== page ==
Federal Question Definition and Legal Meaning
On this page, you'll find the legal definition and meaning of Federal Question, written in plain English, along with examples of how it is used.
What is Federal Question?
n. A lawsuit basis in federal court that is based on one of the subject specified in the U.S. Constitution or when a federal statute is involved. If a federal question exists, the federal court has jurisdiction.
History and Meaning of Federal Question
A federal question in legal terms refers to a matter of federal law or constitution that a claim of a case is based upon. According to the US Constitution, lawsuits involving certain subject matters that fall under federal jurisdiction are heard in federal court. Examples of these subject matters include federal statutes and treaties, disputes between states, and any issue that touches on the federal Constitution or federal law.
The origin of the federal question doctrine can be traced back to 1875 when the Supreme Court passed the Judicial Code of 1875 that defined and granted the jurisdiction of the federal courts. However, the concept of federal question as a basis for federal jurisdiction dates back to the Judiciary Act of 1789, which was the first piece of legislation passed by the newly created US Congress.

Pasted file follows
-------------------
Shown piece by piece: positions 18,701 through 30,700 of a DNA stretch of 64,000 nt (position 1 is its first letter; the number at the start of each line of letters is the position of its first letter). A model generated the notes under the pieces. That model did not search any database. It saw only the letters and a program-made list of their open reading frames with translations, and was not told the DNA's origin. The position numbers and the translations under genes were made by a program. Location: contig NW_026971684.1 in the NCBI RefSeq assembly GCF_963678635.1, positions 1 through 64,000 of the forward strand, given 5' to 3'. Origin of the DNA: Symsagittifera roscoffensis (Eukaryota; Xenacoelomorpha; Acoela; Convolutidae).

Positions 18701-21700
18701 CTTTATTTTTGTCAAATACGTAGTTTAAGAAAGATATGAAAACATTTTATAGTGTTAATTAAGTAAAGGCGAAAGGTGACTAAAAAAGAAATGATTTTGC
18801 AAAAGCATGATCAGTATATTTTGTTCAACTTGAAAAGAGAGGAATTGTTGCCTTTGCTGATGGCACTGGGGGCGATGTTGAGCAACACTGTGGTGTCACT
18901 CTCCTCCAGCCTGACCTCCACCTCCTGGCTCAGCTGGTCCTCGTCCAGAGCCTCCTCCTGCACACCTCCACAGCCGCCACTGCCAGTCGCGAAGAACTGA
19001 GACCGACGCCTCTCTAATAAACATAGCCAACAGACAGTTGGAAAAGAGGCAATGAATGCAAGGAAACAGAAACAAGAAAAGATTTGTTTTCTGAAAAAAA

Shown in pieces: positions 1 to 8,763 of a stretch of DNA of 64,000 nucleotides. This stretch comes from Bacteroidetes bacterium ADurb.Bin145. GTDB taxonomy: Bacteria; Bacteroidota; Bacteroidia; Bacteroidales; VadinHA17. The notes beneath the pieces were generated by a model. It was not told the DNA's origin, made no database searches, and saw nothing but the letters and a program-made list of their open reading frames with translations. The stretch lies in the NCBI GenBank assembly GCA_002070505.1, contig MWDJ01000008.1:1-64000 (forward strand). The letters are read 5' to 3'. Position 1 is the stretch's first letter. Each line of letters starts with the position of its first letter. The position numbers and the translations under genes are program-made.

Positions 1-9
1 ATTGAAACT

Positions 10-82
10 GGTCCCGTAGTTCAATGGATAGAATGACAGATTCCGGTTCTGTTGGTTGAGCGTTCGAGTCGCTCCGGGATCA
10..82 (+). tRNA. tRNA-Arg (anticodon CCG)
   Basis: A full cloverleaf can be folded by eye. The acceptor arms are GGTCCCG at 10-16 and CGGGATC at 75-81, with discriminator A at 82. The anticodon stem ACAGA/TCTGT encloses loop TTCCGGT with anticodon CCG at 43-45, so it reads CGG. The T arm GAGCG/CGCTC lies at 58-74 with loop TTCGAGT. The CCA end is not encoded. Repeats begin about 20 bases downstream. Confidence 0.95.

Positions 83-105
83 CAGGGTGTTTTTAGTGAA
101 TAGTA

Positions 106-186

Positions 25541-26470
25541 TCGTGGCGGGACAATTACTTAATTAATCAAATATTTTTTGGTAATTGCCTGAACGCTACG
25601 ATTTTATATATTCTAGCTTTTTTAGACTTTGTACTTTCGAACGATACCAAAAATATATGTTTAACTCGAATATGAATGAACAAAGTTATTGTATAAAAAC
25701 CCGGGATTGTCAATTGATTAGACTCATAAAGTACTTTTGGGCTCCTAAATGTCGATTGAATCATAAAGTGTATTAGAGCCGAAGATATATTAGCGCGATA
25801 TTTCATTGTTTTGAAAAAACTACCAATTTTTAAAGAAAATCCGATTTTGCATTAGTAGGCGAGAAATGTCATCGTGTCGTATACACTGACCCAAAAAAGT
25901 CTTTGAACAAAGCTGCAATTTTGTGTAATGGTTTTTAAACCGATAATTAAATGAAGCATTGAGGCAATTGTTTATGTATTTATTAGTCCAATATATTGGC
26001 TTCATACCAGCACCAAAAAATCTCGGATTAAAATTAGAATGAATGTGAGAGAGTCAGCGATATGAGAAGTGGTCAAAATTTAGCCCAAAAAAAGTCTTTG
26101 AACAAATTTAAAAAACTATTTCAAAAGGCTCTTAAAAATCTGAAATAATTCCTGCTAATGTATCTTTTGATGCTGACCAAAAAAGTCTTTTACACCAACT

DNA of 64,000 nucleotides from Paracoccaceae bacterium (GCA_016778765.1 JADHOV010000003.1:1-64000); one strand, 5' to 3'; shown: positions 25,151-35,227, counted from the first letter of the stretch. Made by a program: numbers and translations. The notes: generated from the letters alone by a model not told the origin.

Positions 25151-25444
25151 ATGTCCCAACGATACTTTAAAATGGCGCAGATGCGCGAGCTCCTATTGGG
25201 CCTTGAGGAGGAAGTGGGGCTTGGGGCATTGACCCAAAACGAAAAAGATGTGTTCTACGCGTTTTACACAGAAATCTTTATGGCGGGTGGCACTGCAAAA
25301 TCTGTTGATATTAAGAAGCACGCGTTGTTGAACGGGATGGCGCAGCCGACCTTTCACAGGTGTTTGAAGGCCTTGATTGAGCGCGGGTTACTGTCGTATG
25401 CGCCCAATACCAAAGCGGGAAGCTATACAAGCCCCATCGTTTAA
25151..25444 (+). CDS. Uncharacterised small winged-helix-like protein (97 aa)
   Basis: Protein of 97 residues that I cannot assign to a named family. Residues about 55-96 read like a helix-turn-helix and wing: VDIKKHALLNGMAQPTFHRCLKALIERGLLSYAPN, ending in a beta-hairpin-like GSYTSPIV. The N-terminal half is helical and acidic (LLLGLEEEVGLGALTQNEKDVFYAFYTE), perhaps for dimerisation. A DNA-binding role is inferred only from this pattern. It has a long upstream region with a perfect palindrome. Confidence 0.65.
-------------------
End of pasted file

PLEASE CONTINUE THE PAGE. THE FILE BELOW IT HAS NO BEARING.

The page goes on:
Examples of Federal Question
- A person sues a corporation for a breach of contract of a federal government contract.
- An individual challenges the constitutionality of a federal statute
- A person brings a case against a state government for violating their constitutional rights.
Legal Terms Similar to Federal Question
- Diversity Jurisdiction: Refers to cases involving citizens of different states or citizens of the US and a foreign country. The federal court can hear these cases if the amount disputed is above $75,000.
- Original Jurisdiction: This term is used when a court has the authority to hear a case for the first time before any other court.
- Subject-Matter Jurisdiction: Refers to the authority that a court has to hear a particular type of case, such as bankruptcy cases or family law cases.